If I lived on the wet side I would put most of my effort in fishing the beaches in the salt. Big learning curve, but way worth it in the long run.
The open head waters of any of the S rivers.
Get a floating devise and hit the bluegill water (still water, lakes), a very good way to learn to fly fish.
And most important.
Welcome aboard mate
Get a float tube or some other small water craft and start with lakes. You can learn to cast, stripping and line control all while periodically being rewarded with the occasional fish. It is getting a bit late in the year for some lakes but if you can find a lake or two that haven’t warmed to much you can still catch some lively planters. Once you have learned to cast, understand how to control your line and how to catch a fish or two progress on to streams or the beach. Learning to cast now will benefit you for years to come so perhaps look into getting some instruction on casting.
Welcome aboard !!! Get casting down first (very important) if you have a friend or family member to teach you start with that if not take some casting lessens, you'll be glad you did. The rest will come with research and exploring whats out there. Good luck !
Depending on where you live, Go visit your local shop for great info on what to start with, and make friends with the dudes at the counter. I live close by the Avid Angler in lake forest park and everyone there goes above and beyond. I often see introduction to flyfishing classes offered as well there. Welcome to the long journey of fly fishing!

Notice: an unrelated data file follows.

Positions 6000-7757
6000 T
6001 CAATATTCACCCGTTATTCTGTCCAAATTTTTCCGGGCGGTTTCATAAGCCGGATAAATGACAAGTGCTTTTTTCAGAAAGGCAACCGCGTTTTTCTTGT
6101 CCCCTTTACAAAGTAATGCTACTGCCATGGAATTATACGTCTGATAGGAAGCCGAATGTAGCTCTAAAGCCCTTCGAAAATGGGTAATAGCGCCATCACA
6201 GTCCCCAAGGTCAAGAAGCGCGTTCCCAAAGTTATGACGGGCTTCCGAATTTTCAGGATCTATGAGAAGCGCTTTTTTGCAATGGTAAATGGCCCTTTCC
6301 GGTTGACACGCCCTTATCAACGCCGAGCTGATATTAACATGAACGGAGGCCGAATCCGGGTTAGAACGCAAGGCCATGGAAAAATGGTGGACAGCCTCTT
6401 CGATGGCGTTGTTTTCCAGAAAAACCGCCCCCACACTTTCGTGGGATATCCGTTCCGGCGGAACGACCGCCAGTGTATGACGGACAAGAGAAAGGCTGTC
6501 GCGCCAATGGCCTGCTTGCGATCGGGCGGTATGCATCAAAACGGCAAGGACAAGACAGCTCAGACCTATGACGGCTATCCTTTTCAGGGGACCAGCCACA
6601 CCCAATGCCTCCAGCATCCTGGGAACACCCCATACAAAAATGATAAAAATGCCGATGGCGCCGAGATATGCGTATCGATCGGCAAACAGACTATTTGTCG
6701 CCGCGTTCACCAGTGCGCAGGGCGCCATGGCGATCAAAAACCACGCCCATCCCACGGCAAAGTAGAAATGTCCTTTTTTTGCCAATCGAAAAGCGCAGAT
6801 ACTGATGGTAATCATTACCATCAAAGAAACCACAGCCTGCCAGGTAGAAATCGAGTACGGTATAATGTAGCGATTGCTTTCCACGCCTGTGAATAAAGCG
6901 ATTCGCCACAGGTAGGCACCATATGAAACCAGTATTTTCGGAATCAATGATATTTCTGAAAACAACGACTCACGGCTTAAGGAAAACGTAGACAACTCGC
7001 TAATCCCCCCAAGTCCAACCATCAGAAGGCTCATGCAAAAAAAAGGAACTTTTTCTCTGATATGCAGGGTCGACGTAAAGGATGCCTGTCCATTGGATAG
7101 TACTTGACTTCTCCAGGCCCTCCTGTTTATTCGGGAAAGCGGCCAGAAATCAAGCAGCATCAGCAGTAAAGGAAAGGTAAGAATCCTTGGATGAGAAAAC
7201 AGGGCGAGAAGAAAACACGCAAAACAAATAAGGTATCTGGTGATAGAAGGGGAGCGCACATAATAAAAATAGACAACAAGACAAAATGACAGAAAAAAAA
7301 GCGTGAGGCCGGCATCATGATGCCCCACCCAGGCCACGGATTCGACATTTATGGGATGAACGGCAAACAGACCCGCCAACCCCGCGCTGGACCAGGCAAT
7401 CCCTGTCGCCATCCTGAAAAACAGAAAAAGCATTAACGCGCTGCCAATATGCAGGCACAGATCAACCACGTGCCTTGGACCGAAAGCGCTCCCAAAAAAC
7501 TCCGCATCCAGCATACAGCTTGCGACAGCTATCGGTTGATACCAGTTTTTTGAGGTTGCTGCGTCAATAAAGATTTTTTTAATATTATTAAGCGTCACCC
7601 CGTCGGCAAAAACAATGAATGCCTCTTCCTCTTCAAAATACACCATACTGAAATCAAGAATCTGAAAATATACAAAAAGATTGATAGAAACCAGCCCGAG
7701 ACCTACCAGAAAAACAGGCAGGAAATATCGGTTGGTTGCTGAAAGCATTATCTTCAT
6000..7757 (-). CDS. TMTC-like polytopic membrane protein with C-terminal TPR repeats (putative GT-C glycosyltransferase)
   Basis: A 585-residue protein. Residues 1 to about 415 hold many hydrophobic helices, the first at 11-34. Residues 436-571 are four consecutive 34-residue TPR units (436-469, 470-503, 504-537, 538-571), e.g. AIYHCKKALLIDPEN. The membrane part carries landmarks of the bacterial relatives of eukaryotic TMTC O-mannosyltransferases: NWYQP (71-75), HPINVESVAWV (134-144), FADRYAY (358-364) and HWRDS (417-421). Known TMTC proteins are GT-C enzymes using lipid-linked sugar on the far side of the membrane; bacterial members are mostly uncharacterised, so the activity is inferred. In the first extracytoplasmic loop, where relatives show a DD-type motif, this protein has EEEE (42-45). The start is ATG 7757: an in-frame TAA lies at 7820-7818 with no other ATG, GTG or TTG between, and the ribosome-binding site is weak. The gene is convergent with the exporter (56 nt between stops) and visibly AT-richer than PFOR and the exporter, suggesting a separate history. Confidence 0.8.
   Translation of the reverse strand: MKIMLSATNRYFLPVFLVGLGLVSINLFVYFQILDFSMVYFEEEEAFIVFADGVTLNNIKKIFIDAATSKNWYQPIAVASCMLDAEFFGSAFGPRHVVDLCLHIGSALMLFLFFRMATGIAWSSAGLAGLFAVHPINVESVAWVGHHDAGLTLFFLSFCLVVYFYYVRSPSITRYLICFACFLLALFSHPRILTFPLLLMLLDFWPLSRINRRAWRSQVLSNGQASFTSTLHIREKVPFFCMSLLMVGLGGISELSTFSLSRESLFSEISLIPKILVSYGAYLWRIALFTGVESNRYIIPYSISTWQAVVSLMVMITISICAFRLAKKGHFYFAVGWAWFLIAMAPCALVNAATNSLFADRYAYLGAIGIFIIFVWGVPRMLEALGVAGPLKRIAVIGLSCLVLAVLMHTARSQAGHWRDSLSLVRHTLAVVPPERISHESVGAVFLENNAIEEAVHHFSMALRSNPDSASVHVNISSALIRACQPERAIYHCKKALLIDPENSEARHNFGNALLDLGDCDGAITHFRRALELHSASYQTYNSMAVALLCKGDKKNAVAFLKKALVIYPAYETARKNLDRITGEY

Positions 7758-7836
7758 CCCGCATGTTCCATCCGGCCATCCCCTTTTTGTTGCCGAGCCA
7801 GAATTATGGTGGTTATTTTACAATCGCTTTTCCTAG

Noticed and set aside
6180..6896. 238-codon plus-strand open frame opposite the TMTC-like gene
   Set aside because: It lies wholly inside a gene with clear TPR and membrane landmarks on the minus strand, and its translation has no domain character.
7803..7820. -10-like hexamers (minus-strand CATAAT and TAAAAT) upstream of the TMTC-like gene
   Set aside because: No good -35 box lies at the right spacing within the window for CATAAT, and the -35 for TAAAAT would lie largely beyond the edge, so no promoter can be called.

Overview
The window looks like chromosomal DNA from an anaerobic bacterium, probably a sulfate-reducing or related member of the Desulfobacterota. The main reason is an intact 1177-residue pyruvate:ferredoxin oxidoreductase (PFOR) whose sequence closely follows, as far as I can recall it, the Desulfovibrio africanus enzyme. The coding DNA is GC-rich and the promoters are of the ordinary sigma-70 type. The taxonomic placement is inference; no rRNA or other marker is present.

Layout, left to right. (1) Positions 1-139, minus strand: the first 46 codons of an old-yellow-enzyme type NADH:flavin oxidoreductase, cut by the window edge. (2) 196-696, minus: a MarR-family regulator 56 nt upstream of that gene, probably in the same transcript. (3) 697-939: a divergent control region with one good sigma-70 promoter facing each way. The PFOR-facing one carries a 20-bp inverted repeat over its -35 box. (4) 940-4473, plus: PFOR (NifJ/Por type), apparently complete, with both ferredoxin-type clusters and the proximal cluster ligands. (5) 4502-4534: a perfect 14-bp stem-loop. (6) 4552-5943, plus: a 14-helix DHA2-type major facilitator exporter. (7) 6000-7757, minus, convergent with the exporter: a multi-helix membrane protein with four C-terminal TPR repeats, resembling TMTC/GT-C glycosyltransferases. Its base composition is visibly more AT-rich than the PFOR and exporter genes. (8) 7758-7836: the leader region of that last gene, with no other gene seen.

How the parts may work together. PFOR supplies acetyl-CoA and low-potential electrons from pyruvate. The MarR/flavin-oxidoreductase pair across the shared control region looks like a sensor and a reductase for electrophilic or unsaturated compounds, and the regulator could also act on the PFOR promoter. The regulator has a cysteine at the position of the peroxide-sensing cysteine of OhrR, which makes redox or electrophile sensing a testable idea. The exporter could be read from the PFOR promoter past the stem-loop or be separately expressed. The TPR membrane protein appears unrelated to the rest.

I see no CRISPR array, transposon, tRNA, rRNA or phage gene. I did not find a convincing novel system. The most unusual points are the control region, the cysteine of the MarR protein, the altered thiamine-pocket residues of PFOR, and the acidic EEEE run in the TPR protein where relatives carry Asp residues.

It would help to tell us where about you like to fish. Seattle area is not a good location. The forks of the Snoqualmie are open to Catch and Release. That is a good place to start. There isn't much open water in Seattle.
The Yakima River is a good place, at multiple spots starting at Easton and going down all the way to Selah. There are guidebooks at fly shops that list access points. All the local Fly shops have the latest hatch information. This forum has a list of fly shops and resources on other pages. Accessed off the Home page.
Also the North Fork Stillaguamish, the Skagit and the Skykomish river have had good fishing in past years.
You may want to hire a guide to float the Yakima. That's fun. Every fly shop has referrals for guided float trips
Yes, a guide on the Yakima is a good idea. But i wouldn’t want to start there. I think the Yakima River would be the place to start ONLY if you want to tear down your good character and like being completely and utterly discouraged, humbled, frustrated, and pissed off at yourself.